It’s fair to say that home sellers have become “increasingly desperate,” Papasan said. “People who have had for-sale signs in the yard for six months are starting to become in tune with the reality of the situation,” he said. Buyers can take advantage.
But if you put off a purchase until inventory shrinks substantially, you might not get as good a price, said Eddie Fadel, author of the book “Don’t Rent, Buy!” And be forewarned: It’s nearly impossible to time the exact bottom of the housing market and even if you do there’s no guarantee you’ll make a killing.
“You buy for quality of life … don’t buy on speculation,” said Duane Andrews, CEO of Clear Capital. “I wouldn’t buy a home expecting the housing market to rebound quickly in the next 10 years,” he said, adding that he expects moderate gains in values when the turnaround does happen.
Historically, real estate appreciates about 5 percent a year over the long term, said Nancy Flint-Budde, a Salem, N.Y.-based certified financial planner. But as the country crawls out of a recession, many markets probably won’t see huge home-price gains any time soon.
3. Builders are offering big discounts.
Homebuilders are getting even more aggressive with their pricing.
In fact, Fadel recommends looking at completed new homes first because builders are offering such steep discounts. Plus, you’d have a warranty not only on the home itself, but also on the home’s appliances, he said.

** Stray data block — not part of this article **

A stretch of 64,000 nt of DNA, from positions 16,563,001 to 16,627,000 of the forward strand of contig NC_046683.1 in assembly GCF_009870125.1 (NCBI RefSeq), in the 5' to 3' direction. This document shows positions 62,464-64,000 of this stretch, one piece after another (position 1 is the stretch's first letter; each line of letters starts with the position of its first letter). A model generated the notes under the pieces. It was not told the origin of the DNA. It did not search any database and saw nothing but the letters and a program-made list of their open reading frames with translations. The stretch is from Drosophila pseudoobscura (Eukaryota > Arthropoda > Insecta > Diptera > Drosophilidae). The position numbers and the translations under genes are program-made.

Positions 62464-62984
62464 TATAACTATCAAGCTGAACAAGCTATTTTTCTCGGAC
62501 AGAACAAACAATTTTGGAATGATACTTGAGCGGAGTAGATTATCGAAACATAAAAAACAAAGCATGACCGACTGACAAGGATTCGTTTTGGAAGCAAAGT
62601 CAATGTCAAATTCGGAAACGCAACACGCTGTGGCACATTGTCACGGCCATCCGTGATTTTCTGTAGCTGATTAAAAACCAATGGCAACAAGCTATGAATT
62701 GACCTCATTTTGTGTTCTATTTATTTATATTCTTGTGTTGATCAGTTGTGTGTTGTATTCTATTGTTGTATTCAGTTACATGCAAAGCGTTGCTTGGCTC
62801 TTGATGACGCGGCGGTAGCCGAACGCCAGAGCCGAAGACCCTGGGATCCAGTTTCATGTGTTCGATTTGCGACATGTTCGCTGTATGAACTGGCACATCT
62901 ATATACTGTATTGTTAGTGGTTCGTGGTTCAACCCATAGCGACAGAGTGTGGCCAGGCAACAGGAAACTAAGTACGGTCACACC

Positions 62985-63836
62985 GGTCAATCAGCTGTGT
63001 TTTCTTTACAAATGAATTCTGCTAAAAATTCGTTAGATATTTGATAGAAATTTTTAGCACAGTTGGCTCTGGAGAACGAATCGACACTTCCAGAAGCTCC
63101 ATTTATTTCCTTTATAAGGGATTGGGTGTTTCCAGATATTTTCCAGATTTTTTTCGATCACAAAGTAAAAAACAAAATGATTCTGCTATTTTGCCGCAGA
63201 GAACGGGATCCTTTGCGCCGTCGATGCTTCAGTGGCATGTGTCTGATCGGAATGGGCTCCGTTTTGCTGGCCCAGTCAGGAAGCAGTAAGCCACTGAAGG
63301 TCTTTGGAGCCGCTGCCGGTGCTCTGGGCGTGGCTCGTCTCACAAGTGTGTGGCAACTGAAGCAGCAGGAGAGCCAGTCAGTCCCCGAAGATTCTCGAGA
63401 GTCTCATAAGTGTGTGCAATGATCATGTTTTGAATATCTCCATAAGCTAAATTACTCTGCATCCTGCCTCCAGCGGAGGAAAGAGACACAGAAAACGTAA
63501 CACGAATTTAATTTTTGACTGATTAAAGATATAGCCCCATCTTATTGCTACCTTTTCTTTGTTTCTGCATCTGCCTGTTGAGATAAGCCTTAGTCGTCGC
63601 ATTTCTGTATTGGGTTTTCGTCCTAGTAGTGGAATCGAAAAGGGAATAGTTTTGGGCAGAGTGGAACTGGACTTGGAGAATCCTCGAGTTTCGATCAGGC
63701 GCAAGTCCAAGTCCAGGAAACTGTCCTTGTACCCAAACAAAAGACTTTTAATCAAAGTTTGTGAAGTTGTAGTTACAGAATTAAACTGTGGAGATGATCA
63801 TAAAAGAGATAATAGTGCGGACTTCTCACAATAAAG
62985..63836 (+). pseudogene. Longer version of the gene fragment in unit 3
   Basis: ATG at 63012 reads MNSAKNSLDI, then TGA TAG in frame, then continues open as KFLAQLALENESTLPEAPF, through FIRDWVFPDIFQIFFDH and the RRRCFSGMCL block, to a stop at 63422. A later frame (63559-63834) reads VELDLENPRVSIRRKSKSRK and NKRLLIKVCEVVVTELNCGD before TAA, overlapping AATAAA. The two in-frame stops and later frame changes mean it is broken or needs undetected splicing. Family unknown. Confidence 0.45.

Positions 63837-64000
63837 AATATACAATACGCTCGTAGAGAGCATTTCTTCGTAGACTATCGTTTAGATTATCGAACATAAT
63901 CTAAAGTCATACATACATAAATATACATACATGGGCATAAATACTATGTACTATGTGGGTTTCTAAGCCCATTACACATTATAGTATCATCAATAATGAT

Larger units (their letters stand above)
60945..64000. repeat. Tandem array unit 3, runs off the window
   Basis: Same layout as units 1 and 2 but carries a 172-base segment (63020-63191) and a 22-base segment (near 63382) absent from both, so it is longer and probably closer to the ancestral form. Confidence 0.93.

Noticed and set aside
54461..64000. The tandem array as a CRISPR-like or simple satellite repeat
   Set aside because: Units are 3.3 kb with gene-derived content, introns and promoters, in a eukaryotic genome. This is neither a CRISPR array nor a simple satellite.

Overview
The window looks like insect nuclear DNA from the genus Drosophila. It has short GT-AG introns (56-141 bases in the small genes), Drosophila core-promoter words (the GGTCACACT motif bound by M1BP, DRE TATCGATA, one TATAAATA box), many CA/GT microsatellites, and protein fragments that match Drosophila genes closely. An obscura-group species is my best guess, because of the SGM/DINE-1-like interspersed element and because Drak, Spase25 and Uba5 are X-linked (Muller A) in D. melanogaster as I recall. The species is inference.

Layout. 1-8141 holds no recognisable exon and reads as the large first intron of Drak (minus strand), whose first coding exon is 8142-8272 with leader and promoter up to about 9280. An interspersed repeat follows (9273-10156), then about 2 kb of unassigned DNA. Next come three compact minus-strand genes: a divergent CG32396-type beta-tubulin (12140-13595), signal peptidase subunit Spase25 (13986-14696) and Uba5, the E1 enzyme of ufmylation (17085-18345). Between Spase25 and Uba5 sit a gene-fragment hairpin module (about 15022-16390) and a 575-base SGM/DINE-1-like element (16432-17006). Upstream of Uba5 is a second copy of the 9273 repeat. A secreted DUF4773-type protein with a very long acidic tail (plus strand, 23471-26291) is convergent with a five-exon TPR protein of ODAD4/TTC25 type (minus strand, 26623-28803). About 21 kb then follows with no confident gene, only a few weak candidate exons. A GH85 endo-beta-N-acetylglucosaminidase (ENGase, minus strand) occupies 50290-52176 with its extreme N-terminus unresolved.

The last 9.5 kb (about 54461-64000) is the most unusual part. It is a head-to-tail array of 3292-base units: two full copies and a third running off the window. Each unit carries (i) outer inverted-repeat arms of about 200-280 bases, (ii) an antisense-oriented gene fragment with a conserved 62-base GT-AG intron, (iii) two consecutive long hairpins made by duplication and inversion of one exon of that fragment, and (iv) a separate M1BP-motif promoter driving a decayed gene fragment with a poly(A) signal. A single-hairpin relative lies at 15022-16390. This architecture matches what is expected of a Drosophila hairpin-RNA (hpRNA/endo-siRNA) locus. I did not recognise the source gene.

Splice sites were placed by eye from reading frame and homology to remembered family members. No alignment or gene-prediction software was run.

“(Builders) want to save their credit, save their brand, save their reputation and clear out inventory,” he said. “They can go buy cheap land today with that cash.”
His advice: Walk in with a preapproval for a mortgage, make an offer, then walk away without making a deal if you have to. Chances are, a builder will call back and reconsider that offer rather than let a potential buyer get away.
4. Mortgage rates are historically low.
It’s not just the price of the home that will affect affordability; mortgage terms will also affect your monthly payments. These days, rates are very attractive for conforming loans, those that can be purchased by mortgage agencies Fannie Mae and Freddie Mac. (The current limit is $417,000, although that can rise as high as $625,500 in high-cost markets.)
Earlier this year, rates on the popular 30-year fixed-rate mortgage hit a level not seen in decades, and rates have stayed relatively near that low for weeks. For the week of Feb. 5, the 30-year fixed-rate mortgage averaged 5.25 percent, according to Freddie Mac’s weekly mortgage survey.
But low rates don’t mean lenders are handing out mortgages easily. You’ll need good credit, a substantial down payment and a willingness to document your income in order to qualify for those great rates, if you can qualify at all.
5. You can get a federal tax credit.
There’s currently a federal credit of up to $7,500 for home buyers who haven’t owned a home in at least three years. That extra cash will come in handy: The average first-time home buyer spends about $6,000 in the first six months of owning a home, said Flint-Budde.
© 2009, MarketWatch.com Inc.